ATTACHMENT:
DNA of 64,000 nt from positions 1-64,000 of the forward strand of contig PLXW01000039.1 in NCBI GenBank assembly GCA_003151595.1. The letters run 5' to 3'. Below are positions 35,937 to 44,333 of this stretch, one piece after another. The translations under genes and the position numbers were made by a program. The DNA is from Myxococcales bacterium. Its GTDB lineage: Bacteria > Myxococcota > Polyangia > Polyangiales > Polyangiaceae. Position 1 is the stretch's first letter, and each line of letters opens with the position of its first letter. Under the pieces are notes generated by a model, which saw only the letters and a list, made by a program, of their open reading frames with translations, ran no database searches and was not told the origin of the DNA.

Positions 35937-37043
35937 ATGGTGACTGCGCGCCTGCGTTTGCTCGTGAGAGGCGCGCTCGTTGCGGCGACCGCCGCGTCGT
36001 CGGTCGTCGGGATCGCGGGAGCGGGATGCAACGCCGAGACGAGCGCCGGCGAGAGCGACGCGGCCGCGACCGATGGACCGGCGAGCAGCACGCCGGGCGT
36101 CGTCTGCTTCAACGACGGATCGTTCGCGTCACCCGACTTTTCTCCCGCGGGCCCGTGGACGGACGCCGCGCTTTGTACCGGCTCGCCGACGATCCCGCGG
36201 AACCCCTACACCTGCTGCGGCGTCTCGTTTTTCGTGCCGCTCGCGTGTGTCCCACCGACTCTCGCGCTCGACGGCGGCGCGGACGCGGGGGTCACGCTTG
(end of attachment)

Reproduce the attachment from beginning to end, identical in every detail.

DNA of 64,000 nt from positions 1-64,000 of the forward strand of contig PLXW01000039.1 in NCBI GenBank assembly GCA_003151595.1. The letters run 5' to 3'. Below are positions 35,937 to 44,333 of this stretch, one piece after another. The translations under genes and the position numbers were made by a program. The DNA is from Myxococcales bacterium. Its GTDB lineage: Bacteria > Myxococcota > Polyangia > Polyangiales > Polyangiaceae. Position 1 is the stretch's first letter, and each line of letters opens with the position of its first letter. Under the pieces are notes generated by a model, which saw only the letters and a list, made by a program, of their open reading frames with translations, ran no database searches and was not told the origin of the DNA.

Positions 35937-37043
35937 ATGGTGACTGCGCGCCTGCGTTTGCTCGTGAGAGGCGCGCTCGTTGCGGCGACCGCCGCGTCGT
36001 CGGTCGTCGGGATCGCGGGAGCGGGATGCAACGCCGAGACGAGCGCCGGCGAGAGCGACGCGGCCGCGACCGATGGACCGGCGAGCAGCACGCCGGGCGT
36101 CGTCTGCTTCAACGACGGATCGTTCGCGTCACCCGACTTTTCTCCCGCGGGCCCGTGGACGGACGCCGCGCTTTGTACCGGCTCGCCGACGATCCCGCGG
36201 AACCCCTACACCTGCTGCGGCGTCTCGTTTTTCGTGCCGCTCGCGTGTGTCCCACCGACTCTCGCGCTCGACGGCGGCGCGGACGCGGGGGTCACGCTTG